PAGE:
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Behind one Nebraska lawmaker's filibuster to oppose anti-LGBTQ legislation


Nebraska lawmakers haven't passed a single bill this session. That's because state Senator Machaela Cavanagh has filibustered on the floor of the state legislature for more than a month, just like she promised to do back in February.


MACHAELA CAVANAUGH: If this legislature collectively decides that legislating hate against children is our priority, then I am going to make it painful - painful for everyone.

CHANG: She's referring to LB574 or the Let Them Grow Act. And she uses the word hate to describe that bill - deliberately.

CAVANAUGH: These bills don't come from a place to elevate a specific community. They come from a place of trying to eradicate their existence. And all I can think of is that that is a very hateful way to do public policy. So, you know, to be concise, that's legislating hate.

CHANG: Under the bill's current version, physicians would be barred from providing gender-affirming procedures and medical care for Nebraska residents younger than 19. Machaela Cavanaugh joined us last week during a brief legislative recess. And I began by asking her, what is it like physically to filibuster up to 12 hours a day?

CAVANAUGH: Very tiring - very...

CHANG: I can imagine, yeah.

CAVANAUGH: ...Mentally and emotionally tiring, trying as much as I can to stay on topic of whatever the piece of legislation is that's in front of me. And when I can't, I just talk about whatever it is I feel like talking about. Yesterday, I spent a lot of time talking about Easter Sunday and my love of au gratin potatoes.


CHANG: They are quite delicious.

CAVANAUGH: They are. And I generally spend some amount of time speaking about the bill that I'm actively opposing, LB574. But other than that, I just kind of go with the flow. And whatever inspires me at the moment.

CHANG: You have said that you will, quote, "burn the session to the ground over this bill." I'm just wondering, do you worry that, by holding up so much of the legislative session - by slowing it down so drastically - that that will prevent other important issues, other important bills from being debated and passed this session?

CAVANAUGH: Well, I'm not in charge of the schedule. The speaker is in charge of the schedule, and he belongs to the majority party. And they are setting the agenda of what we are accomplishing this session, which is - part of my intention is to force them into deciding what it is that they believe we should be doing as a legislature. And, as such, we're not going to pass as many bills as we might in other years, but we are going to have to think about what it is we pass and what is important to us and what we value. And that is going to be reflected back to the people of Nebraska. So far, we have...

CHANG: But are you worried about alienating voters who might have other issues they want to see advanced?

CAVANAUGH: I am worried about the economy, and I think that there are some very significant, important pieces of legislation that we should be focused on. And I have been encouraging my colleagues and leadership to schedule those bills and to come and talk about that. They are choosing to prioritize legislating hate over the economic well-being of the state. That is a choice that they are making. They have the power and the ability to schedule bills that will move our economy forward, that will address child care subsidies, food insecurity, education. And the people in power need to start standing up and making choices that are best for Nebraska.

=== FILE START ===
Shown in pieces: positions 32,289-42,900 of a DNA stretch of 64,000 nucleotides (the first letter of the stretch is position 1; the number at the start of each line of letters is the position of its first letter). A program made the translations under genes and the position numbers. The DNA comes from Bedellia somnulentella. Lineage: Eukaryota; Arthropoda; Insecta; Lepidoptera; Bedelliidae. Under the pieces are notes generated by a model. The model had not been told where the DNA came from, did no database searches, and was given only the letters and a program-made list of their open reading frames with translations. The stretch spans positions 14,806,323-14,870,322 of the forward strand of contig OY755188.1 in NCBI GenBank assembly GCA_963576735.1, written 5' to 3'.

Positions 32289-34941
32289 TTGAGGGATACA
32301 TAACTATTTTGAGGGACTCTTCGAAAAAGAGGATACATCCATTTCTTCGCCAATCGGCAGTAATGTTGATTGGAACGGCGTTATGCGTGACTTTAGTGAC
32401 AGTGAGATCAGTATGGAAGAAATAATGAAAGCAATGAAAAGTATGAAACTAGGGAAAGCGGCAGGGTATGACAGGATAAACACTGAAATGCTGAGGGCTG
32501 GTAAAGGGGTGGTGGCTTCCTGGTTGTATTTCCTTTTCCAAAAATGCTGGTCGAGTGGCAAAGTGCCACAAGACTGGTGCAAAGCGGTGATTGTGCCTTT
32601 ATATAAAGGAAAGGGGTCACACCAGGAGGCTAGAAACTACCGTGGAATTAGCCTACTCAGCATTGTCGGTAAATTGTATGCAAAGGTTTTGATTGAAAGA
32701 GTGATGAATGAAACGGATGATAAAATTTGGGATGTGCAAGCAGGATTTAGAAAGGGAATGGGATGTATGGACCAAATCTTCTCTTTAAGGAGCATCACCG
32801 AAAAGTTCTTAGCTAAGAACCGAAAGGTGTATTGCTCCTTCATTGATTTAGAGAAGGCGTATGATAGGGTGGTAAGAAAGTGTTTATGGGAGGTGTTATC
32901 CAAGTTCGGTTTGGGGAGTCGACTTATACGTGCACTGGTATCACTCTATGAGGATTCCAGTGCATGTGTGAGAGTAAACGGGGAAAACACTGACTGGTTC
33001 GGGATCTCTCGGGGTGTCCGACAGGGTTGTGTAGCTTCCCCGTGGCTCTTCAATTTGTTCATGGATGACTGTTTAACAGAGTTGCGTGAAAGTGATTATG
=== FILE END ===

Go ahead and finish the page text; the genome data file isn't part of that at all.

CHANG: Well, let me ask you, on the federal level, the Biden administration recently proposed a new federal rule change that would allow for schools to enforce some restrictions on transgender student athletes, but it opposes categorical bans. In your mind, is that enough to protect trans students' rights?

CAVANAUGH: I don't know why, as a nation, as policymakers, there is this newfound focus on trans children. Trans children have always existed. They have always lived in our society, in our schools, in our families. And all of a sudden, there is a decision by policymakers that we need to do something about them. And so I don't think any policies that restrict the rights of children because they are trans are appropriate. And I don't support any policies that restrict the rights of children. And I would like to see all of our policymakers stepping out of the bathroom, stepping out of the doctor's room and getting back to policy. And I'm disappointed that we continually don't do that.

CHANG: So do you see yourself filibustering on the floor up to 12 hours a day, day after day, forever? I mean, is there an endpoint in your mind?

CAVANAUGH: I would love for there to be an endpoint. That is what I hope for every single day. It is what I am striving for every single day. Unfortunately, some of my colleagues have just really dug in on this, and they don't want there to be an endpoint. So I don't know the answer, but I really hope that we can find a resolution that's best for the trans youth of Nebraska because they don't deserve this. They really don't deserve this.

CHANG: That is Nebraska State Senator Machaela Cavanaugh. Thank you very much, and be well as you continue.

CAVANAUGH: Thank you.

CHANG: That is Nebraska State Senator Machaela Cavanaugh. Her filibuster of LB574 is now in its seventh week.

(SOUNDBITE OF DEPECHE MODE SONG, "GHOSTS AGAIN") Transcript provided by NPR, Copyright NPR.

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Ailsa Chang
Ailsa Chang is an award-winning journalist who hosts All Things Considered along with Ari Shapiro, Audie Cornish, and Mary Louise Kelly. She landed in public radio after practicing law for a few years.